David Lee has All-Star appearances and an All-NBA Team to his name. Career averages of 14.2 points and 9.2 rebounds over 12 NBA seasons that put him in rare company.
But the David Lee stories rarely speak to stats.
There’s the story of how Lee attended the funeral of a Madison Square Garden security official in 2010, flying in the week after the Knicks had traded him away.
Or how Lee, after being traded from the Warriors in 2015, bought lunch for the entire organization as a thank you.
And then there’s the story that has helped define Lee’s career, one of sacrifice.
Lee averaged 18.2 points and 10 rebounds per game his first four seasons with the Warriors, but a torn hamstring forced him to miss the beginning of the 2014-15 season. When he returned, Draymond Green took his spot in the starting rotation, but Lee continued to contribute from the bench and in the locker room without complaint.
When the Warriors needed Lee in Game 3 of the NBA Finals, he made 4 of 4 shots and helped spark a comeback. Three games later, Lee held the trophy and tasted the champagne, and had to sacrifice to do it.
“I’ve done some pretty cool individual things in my career, but my greatest memories come from times of sacrifice,” Lee said. “It comes from a time I dealt with a bad injury, a torn hamstring, and came back with a different role than when I started. There were times I was frustrated. The old me might have complained. Ultimately, I got my chance in the NBA Finals, and got to help my team win an NBA Championship.”
When Lee was seeking a new team in July, one quality stood out to the Spurs: sacrifice.
The sacrifice of time, energy, and often stats for the greater good.
“This Spurs team is the ultimate sacrifice,” Lee said. “You put a lot of these guys on a different team and they could all put up numbers, but every single guy has sacrificed to make the whole better. That’s what’s really special about this place and made me want to be a part of it.”
Three years ago, David Lee was on the same NBA All-Star Team as Tony Parker and LaMarcus Aldridge. Six years ago, Lee and Pau Gasol were All-Stars together.
Those may have been great moments, but there’s no champagne celebration for winning an All-Star Game.
When Lee arrived in Golden State in 2010, the franchise had reached the playoffs once in the previous 16 seasons. The team had a 59-89 record in his first two seasons, but Lee said he could feel attitudes change and pieces come together. For Lee, being part of a franchise that made the leap from good to great has meant more than any individual accolade.
“We were a 23-win team in Golden State, and Stephen Curry and I were the only ones from that team who would be a part of the championship,” Lee said. “To go through a five-year transition of changing the culture and from one of the worst teams in the league to the best in the world, it was really amazing to be a part of that.”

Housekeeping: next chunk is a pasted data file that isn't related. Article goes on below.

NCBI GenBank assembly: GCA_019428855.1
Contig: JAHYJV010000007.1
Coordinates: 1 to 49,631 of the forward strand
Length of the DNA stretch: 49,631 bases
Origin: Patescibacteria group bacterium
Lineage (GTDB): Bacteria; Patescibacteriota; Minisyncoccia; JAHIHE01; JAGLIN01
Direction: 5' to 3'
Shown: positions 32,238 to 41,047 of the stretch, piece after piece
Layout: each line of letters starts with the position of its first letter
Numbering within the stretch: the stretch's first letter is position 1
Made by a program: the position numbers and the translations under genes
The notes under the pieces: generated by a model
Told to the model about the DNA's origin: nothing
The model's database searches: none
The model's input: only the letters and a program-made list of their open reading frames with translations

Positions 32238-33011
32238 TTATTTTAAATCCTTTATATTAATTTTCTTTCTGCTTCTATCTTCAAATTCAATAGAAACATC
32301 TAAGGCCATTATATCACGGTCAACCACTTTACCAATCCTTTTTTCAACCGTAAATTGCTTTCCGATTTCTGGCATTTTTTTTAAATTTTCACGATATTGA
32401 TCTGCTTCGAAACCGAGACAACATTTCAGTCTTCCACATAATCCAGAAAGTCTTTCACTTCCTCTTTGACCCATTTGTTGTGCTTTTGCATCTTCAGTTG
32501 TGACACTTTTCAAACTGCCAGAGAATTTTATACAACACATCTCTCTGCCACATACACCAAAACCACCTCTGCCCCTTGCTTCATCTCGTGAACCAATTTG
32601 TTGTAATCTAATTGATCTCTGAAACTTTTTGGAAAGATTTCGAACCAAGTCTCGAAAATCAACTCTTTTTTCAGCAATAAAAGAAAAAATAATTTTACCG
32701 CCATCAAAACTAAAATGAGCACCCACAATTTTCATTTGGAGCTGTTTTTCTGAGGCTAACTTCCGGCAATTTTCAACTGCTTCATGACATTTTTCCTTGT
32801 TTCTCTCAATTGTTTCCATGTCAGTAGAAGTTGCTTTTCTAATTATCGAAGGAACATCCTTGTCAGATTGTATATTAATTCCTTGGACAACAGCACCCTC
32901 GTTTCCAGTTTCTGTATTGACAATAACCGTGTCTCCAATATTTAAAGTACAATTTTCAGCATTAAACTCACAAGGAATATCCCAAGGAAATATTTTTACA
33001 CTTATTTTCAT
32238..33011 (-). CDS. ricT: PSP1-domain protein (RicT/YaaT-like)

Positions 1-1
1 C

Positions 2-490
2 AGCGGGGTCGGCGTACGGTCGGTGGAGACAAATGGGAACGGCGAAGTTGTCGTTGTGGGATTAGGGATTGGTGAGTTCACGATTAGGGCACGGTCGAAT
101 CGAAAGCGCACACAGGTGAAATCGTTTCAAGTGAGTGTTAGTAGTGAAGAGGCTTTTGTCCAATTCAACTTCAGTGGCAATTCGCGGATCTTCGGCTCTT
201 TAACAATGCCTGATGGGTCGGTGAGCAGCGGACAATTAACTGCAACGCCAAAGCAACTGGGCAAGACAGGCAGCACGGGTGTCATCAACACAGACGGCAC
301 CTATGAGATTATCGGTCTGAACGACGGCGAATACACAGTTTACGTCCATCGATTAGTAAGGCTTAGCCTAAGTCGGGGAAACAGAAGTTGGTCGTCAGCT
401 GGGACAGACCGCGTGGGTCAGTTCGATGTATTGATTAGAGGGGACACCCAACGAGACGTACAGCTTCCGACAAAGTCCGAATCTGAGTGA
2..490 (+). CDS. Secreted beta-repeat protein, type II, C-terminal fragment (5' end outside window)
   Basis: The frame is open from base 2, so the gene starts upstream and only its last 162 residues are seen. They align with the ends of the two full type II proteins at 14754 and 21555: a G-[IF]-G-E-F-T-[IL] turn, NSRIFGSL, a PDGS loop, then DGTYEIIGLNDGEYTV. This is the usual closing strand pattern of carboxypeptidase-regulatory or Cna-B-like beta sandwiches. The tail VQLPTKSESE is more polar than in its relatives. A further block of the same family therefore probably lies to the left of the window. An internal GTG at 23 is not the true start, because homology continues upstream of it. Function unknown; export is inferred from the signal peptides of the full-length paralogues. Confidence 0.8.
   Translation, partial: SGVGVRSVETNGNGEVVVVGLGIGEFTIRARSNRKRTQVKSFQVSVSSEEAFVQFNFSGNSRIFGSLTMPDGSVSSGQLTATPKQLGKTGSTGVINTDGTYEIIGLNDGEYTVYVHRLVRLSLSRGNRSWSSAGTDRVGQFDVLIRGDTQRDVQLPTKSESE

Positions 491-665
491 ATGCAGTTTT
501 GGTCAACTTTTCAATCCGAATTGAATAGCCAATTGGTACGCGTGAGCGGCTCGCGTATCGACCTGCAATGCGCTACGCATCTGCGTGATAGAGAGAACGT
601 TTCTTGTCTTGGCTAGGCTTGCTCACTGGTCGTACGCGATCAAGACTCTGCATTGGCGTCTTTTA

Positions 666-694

At the age of 33 and in his 12th NBA season, Lee has seen it all in pro basketball. Gregg Popovich is his ninth NBA coach and he’s gone from a starter to a rotation player, from the spotlight as a Knicks star to the supporting cast.
Lee started the 2015-16 season in Boston, playing 30 games for the Celtics before he joined the Dallas Mavericks in February. He averaged 8.5 points and 7.0 rebounds over 25 games, and Mavs coach Rick Carlisle said Dallas wouldn’t have made the playoffs without Lee.
“He’s very knowledgeable player, he really understands how to play,” Popovich said. “He really knows what his strengths and weaknesses are and he’s going to be an important guy for us off the bench.”
Lee said he’s relishing his new situation in San Antonio, especially having the chance to learn from Popovich and play next to teammates he spent the past decade going up against.
“There are times Pop will call a play and Manu and Tony will know exactly what’s going on, the five counters to it, and how they ran it in 2004,” Lee said. “That’s the joy of it for me. To watch, keep learning and keep enjoying the game. I’m not here to do anything but be myself and lay it on the line every day. Whatever my role ends up being, it’s something I’ll make the most of.”
Lee is one of three players to total at least 10,000 points, 6,000 rebounds, and 1,500 assists over the last 10 seasons, along with Gasol and Tim Duncan.
In 2013-14, Lee’s 34 double-doubles ranked him in the top 20 in the NBA. A season later, his stats may not have been the same, but his sacrifice helped him hold the Larry O’Brien trophy.
Sacrifice has also meant success for Lee, and he plans to bring the same mentality to San Antonio.
“When it’s all said and done, people forget who was an All-Star what year or who finished where in the scoring race,” Lee said. “They remember winners and guys who enjoyed playing the game.”